In a YouTube video produced by his students, College of Southern Nevada professor Kevin Raiford tells the world how being one of the top-rated professors in the country has not changed him.
He says this while wearing sunglasses indoors and being fed potato chips by a student/servant. He then becomes outraged when another one of his students gives him a drink that is not up to his standards.
"Eww!" he says after taking a sip. "I wanted 42 percent sweet tea, 31 percent unsweetened, 27 percent lemonade. Fix it; don’t ever do that again!"
The video concludes with Raiford throwing an object into a student’s eye for rushing him off to teach his next class.
The video is a joke, and Raiford was happy to make fun of himself in it. No students were harmed during its filming, either.
Raiford ranked third on ratemyprofessors.com’s 2011-12 list of top professors, an annual report released in August. The website allows students to assign scores to their professors, similar to how professors grade them. Some students use the website to help choose classes each semester.
Raiford, a business and marketing professor, develops a close relationship with his students by regularly spending time with them outside the classroom. He said he likes to attend concerts and other events that students tell him about. He injured his Achilles’ tendon in April during a pickup game of baskeball with students.
"I try to hang out with students a lot just to get a feel from an anthropological perspective of what people are listening to, what people are into," Raiford said. "It helps the class go a lot smoother."
Raiford said he plans to be back on the basketball court by October.
Students have become so comfortable with him that they even call him "Raiford."
Student Medin Gebrezgier said Raiford became more of a mentor and a friend than a teacher.
"After a while, we were dealing with him so much out of the classroom, the ‘Raiford’ thing stuck, and the ‘Mr.’ part dropped," Gebrezgier said.
Another reason students probably like Raiford so much is nearly everyone gets an "A" in his classes.
"If you go to Zumba or any fitness class, and you don’t lose weight, and you don’t get a good workout, it’s the instructor’s fault," Raiford said. "… If my students come here, and they don’t get a good grade or learn, it’s my fault."
Raiford grew up in Pittsburgh and made sure to point out that he is a "die-hard Steelers fan." He worked as a financial and marketing executive for companies such as Johnson & Johnson, Whole Foods Market, Quaker Oats, Snapple and Hewlett-Packard before becoming a teacher in 2004.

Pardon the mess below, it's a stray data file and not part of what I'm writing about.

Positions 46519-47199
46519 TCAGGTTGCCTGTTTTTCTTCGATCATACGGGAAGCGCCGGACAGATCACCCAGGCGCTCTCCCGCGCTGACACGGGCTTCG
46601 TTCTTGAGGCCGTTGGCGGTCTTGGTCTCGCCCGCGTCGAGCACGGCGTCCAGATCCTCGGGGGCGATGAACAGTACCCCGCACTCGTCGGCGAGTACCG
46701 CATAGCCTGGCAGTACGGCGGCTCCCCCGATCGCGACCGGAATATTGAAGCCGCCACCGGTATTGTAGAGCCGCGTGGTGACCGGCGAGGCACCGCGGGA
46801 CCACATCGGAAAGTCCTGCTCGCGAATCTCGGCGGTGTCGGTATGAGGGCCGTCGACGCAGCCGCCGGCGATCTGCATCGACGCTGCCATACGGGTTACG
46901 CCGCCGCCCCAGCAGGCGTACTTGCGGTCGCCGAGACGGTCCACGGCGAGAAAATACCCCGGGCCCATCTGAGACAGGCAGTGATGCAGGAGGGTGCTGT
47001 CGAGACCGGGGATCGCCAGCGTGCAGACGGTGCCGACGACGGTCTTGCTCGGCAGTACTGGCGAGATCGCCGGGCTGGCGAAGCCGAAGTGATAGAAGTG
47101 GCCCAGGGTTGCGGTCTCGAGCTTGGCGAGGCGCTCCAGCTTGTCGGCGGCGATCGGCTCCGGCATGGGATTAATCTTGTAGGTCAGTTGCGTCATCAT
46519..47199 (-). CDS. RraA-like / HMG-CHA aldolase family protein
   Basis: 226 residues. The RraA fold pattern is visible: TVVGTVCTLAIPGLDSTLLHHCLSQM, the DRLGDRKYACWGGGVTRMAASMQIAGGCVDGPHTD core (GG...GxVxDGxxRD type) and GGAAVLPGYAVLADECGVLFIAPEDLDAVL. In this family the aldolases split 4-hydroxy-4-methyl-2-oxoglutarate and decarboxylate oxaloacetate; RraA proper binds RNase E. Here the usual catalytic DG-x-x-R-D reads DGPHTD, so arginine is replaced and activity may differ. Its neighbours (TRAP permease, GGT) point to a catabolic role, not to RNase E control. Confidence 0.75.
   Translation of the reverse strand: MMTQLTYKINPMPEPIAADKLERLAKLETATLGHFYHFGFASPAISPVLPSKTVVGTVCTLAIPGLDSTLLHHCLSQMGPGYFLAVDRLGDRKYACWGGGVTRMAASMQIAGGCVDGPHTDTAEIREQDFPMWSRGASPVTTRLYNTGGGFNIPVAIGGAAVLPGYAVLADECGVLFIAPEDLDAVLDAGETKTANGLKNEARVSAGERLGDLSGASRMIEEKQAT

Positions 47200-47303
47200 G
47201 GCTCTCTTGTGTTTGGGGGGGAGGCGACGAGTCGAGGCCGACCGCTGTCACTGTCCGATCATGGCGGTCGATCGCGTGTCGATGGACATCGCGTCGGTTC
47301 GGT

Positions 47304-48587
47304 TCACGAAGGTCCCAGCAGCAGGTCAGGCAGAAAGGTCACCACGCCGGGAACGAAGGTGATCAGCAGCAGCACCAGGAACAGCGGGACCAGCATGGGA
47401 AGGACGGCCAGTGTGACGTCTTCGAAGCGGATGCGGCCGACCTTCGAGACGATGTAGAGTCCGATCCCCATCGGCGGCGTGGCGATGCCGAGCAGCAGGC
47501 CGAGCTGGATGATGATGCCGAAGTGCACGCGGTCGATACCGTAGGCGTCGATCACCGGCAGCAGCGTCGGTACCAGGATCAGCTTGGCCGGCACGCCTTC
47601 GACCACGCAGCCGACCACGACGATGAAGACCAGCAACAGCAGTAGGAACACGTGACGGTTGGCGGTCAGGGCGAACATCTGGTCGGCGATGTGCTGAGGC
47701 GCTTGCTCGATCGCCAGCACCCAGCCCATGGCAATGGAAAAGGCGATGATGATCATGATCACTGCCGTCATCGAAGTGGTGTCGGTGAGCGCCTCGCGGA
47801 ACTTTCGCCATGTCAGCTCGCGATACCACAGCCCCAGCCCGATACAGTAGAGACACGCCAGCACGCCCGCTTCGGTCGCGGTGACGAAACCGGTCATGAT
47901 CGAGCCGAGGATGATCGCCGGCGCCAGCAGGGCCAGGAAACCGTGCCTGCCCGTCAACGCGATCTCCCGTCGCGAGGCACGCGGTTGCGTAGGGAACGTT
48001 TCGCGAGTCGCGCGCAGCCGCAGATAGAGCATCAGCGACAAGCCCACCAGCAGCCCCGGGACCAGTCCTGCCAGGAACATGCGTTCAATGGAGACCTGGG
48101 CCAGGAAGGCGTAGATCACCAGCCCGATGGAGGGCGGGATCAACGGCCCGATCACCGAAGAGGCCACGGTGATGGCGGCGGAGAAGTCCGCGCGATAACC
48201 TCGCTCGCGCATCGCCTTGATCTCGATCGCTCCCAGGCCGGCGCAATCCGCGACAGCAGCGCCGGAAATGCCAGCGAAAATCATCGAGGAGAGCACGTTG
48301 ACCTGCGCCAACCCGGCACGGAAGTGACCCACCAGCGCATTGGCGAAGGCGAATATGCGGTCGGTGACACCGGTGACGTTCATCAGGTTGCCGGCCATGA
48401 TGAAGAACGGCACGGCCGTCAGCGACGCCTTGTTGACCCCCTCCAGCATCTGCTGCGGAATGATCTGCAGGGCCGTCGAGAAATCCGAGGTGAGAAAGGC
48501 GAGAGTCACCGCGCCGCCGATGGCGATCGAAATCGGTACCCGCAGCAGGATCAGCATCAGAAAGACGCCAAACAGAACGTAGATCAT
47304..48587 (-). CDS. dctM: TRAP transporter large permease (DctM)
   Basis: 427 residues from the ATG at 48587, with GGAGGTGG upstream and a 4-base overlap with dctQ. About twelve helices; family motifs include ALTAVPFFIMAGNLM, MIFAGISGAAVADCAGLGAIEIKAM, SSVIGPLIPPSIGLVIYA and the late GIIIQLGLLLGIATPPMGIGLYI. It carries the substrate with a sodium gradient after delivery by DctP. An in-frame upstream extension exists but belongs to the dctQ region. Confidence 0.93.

Raiford taught business at Western High School, 4601 W. Bonanza Road, and was a part-time instructor at CSN before becoming a full-time professor in 2008. He teaches at the Cheyenne and Charleston campuses.
Gebrezgier has taken nine of Raiford’s classes and was one of his students at Western. Raiford helped Gebrezgier and other students start their own company, Revive Backpacks.
"He taught me almost everything I know," Gebrezgier said of Raiford. "The relationship went outside the classroom —- he taught me about life.
"He’s a champion for youth and entrepreneurs in every form and fashion. He’s completely immersed in what’s going on with us."
Gebrezgier said Raiford shows up to 80 percent of Revive Backpacks’ promotional events around town and "just hangs out."
Raiford has helped students start 17 businesses since he became a full-time professor. He said that eventually, there will be a time to move on from teaching, and he hopes to be a business consultant for former students.
When not in the classroom, Raiford is active.
He tutors kids for free on Tuesdays at Victory Missionary Baptist Church, 500 W. Monroe Ave. He enjoys cooking and international travel, with the Mediterranean being his favorite destination. He also is constantly teaching himself new things to keep up with his students. He said he is going to learn to be a disc jockey soon. He also began teaching himself Spanish four years ago by watching Spanish soap operas, listening to Spanish radio stations and subscribing to the Spanish version of People magazine.
As for the recent acclaim he has received for his website ranking, Raiford is quick to redirect it as a "team effort."
"I’m just enjoying it with my students," Raiford said. "It hasn’t changed my teaching style. I don’t feel any pressure to do things differently or any better. It’s a team award for our department, our students, our school, and that’s how I’ll look at it."
Contact View education reporter Jeff Mosier at firstname.lastname@example.org or 224-5524.